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This chapter is from the book

Directional Survey Calculations

More than 20 methods have been developed to calculate the directional survey, which provides the 3D location of a directional wellbore anywhere along its entire length. The more common methods include (1) tangential, which is the least accurate and is no longer used; (2) trapezoidal, also called balanced tangential; (3) average angle; (4) radius of curvature; and (5) minimum curvature. Many companies have their own methods, and new algorithms are occasionally published. The accuracy of any method varies with the configuration of the wellbore. The radius of curvature and minimum curvature methods are the most widely used today, and the latter is considered slightly more accurate for most wells. The method of calculation is typically noted on the survey. If you work in an area with deviated wells and surveys of different vintages, you can reduce the wellbore position uncertainty due to calculation method by using the same algorithm, such as minimum curvature, to recalculate all surveys. Computer software for this is readily available. The TVD calculated for a survey can vary by tens of feet between an older method, such as the tangential method, and a more modern method, such as the minimum curvature method.

If you are working an area with surveys of different vintages and using a computer workstation, all of the directional survey data for the wells should be entered as the basic survey measurements, that is, MD, deviation angle, and direction of deviation. Allow the computer software to calculate the directional survey results using the radius of curvature or minimum curvature method. Some computer software allows you to enter calculated data from directional surveys, such as TVD and rectangular coordinates, rather than MD. If you enter these calculated data from old surveys rather than the MD, you are introducing unnecessary positioning errors associated with older calculation methods into your database.

Three measurements go into the directional survey: (1) measured depth, (2) deviation angle, and (3) direction of deviation. These measurements, taken at specific depth intervals, are used to calculate the directional survey of a well. Figure 3-17 shows a portion of the directional survey from a deviated well. The tabular printout for this directional survey has nine columns of data for each survey point in the well (Table 3-3).

FIGURE 3-17

Figure 3-17 Part of the directional survey for a deviated well. (Published by permission of Gardes Directional Drilling.)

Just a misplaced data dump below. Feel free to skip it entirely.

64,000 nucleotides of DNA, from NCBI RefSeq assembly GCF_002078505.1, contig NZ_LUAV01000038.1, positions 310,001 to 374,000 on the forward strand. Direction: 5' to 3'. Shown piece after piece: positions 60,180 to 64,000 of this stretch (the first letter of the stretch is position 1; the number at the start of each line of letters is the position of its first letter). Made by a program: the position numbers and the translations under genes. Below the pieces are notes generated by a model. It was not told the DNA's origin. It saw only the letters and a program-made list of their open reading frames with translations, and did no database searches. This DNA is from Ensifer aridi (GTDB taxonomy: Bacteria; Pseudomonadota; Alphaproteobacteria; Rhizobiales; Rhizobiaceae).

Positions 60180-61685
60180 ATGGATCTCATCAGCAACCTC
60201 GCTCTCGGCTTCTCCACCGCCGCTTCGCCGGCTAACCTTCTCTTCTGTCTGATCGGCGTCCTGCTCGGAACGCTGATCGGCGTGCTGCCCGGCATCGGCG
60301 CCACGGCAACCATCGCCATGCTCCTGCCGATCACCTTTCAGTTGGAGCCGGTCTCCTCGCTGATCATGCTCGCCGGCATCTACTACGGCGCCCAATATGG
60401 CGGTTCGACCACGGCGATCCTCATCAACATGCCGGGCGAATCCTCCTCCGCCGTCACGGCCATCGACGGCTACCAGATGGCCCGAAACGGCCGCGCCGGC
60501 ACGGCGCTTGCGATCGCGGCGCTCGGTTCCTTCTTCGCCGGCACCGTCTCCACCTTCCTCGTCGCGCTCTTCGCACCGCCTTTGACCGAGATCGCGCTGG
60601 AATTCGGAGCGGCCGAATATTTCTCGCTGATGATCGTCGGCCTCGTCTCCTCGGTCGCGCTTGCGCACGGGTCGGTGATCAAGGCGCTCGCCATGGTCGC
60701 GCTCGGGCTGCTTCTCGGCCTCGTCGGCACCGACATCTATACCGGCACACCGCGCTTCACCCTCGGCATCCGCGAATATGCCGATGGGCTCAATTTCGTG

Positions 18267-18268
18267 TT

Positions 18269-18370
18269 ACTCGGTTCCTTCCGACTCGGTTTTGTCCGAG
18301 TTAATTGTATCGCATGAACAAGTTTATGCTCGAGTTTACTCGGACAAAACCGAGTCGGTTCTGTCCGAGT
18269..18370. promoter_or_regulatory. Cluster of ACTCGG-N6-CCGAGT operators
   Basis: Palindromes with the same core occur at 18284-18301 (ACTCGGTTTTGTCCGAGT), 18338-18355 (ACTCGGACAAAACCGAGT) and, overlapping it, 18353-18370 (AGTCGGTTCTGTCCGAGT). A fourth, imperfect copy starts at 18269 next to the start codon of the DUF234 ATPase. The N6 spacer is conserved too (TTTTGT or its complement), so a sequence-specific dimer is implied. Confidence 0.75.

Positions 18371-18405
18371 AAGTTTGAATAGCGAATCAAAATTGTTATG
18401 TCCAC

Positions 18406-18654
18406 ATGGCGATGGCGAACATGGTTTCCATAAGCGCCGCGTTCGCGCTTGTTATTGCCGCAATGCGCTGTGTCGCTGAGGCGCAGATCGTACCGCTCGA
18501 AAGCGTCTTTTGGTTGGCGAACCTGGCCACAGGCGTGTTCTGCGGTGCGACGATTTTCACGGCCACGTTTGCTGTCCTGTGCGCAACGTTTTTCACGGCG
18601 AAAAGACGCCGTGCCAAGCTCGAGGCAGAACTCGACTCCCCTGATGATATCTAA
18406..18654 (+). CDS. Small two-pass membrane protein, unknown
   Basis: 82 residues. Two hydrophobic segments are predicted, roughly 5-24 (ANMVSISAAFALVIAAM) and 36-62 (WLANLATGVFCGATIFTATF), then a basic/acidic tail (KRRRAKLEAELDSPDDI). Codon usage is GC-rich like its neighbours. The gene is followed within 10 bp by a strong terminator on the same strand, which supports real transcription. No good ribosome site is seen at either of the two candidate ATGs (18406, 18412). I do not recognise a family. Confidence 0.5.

Table 3-3 Explanation of data shown in Figure 3-17

Column

Data

1

Subsea depth of wellbore in feet

2

Measured depth of wellbore in feet

3

True vertical depth of wellbore in feet

4

Angle of wellbore deviation (inclination angle)

5

Planned direction of wellbore (true bearing)

6

Distance in feet from the surface location along the proposed directional path

7

True bearing and distance of each survey point from the surface location in rectangular coordinates

8

True bearing and distance from surface location directly to each survey point

9

Maximum change in hole angle in degrees per 100 ft

If the cased or surface section of the hole was surveyed with a nonmagnetic survey tool such as a drift indicator, the angle of the cased portion of the hole will be displayed on the survey along with an estimate of the maximum possible deviation of this portion of the hole, as shown in Figure 3-18. The 146.75-ft maximum deviation, prominently shown on the survey, indicates that if the wellbore drift in the cased portion of the hole were all in the same direction, the well at a depth of 3513 ft could be as much as 146.75 ft from the surface location. Notice at the end of the survey that it indicates that the bottom of the hole lies within a circle of radius 146.75 ft with its center located 203.94 ft south 63°27' west of the surface location. Such information may be important in fault, structure, and isochore mapping.

FIGURE 3-18

Figure 3-18 A directional survey from a well in which the surface casing was surveyed with a Totco tool providing deviation angle but not direction. Notice, at 3513 ft, that the maximum possible deviation of the cased hole is 146.75 ft. This assumes that the wellbore deviation in this portion of the hole was in one direction.

Directional surveys are used to plot wellbores on base maps. The applications of these plots are discussed later in this chapter.

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